Markets were rocked late in November following the emergence of Omicron, the new COVID strain that has been labelled a variant of concern by the World Health Organisation.
Shares in Australia were also led lower by Financials, after the Commonwealth Bank revealed that mortgage competition had intensified, resulting in tighter margins within the banking sector. Comments from Federal Reserve Chair, Jerome Powell, also added to the decline in Global Developed Markets after he suggested the word ‘transitory’ should be retired when describing the current state of inflation. Shares in Emerging Markets continued to underperform the rest of the world, while bonds rallied in November as investors flocked to their relative safety.
Emerging Markets Slump
In recent times we’ve seen a stark contrast between the performance of developed share markets and emerging share markets, with the latter being weighed down primarily by the poor performance of Chinese companies. You can read more about the China Evergrande saga here.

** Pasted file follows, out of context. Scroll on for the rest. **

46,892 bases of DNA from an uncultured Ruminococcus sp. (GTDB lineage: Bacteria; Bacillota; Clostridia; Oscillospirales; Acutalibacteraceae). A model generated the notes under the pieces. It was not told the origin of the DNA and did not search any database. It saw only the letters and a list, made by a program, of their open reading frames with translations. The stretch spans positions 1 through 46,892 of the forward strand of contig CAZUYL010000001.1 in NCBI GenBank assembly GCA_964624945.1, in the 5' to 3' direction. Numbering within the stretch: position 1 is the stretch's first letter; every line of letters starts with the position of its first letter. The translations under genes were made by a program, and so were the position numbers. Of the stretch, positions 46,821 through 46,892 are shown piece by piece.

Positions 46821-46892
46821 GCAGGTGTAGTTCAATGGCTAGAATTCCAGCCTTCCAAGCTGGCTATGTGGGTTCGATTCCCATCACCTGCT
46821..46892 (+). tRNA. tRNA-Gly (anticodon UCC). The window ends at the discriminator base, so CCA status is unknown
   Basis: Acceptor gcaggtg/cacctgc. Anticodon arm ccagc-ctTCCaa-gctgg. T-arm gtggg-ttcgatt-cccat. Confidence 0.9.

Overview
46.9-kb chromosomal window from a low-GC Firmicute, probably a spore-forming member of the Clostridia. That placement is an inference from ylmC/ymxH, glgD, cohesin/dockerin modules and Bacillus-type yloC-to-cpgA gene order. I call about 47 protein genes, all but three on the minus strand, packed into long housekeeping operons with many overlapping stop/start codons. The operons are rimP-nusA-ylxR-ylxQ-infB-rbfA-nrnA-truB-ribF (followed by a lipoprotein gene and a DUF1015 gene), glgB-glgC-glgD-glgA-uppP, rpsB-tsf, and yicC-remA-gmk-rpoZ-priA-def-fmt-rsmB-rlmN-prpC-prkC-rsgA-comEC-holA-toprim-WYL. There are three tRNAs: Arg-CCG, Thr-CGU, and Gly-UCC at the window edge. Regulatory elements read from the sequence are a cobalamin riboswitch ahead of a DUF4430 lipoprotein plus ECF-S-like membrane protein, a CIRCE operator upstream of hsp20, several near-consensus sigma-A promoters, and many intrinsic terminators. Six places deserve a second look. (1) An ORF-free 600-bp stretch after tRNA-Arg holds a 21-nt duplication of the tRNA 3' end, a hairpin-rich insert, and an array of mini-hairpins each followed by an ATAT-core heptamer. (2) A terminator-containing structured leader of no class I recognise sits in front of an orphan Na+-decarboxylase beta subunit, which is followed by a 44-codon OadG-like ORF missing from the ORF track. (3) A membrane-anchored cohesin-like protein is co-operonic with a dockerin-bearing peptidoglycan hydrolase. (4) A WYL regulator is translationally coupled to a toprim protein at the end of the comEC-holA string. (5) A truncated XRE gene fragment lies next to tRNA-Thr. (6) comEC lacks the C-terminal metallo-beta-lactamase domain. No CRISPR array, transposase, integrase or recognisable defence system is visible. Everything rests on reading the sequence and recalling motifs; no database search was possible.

China has seen a sweeping regulatory crackdown across some of its key sectors such as Technology, Education and Property, as well as a resurgence in COVID cases, which has created a difficult operating environment for many of its businesses.
Transitory inflation – no longer
The Federal Reserve in the US now looks set to unwind its monetary support faster than expected following comments from its Chairman, Jerome Powell, last month. Powell expressed concern that inflation has been more persistent than anticipated due to lingering supply chain disruptions and low labour market participation, which has spurred both prices and wage growth.
With many commentators and experts now expecting US interest rates to start rising from next year, markets will be eagerly awaiting the Fed’s next meeting in December for additional guidance. In regards to how quickly the Fed might move will depend on what we learn about Omicron between now and then.
Given the run share markets have had this year, particularly in developed regions, any form of market uncertainty was always going to transpire into a share market pullback. However, the extent of the pullback will depend on how effective our available vaccines will be in preventing deaths, hospitalisations and additional lockdowns across major economies.
While it is still too early to understand the bigger picture, it is ever important for investors to maintain a diversified portfolio and remain patient with their long-term investment strategy, as we navigate through these uncertain times.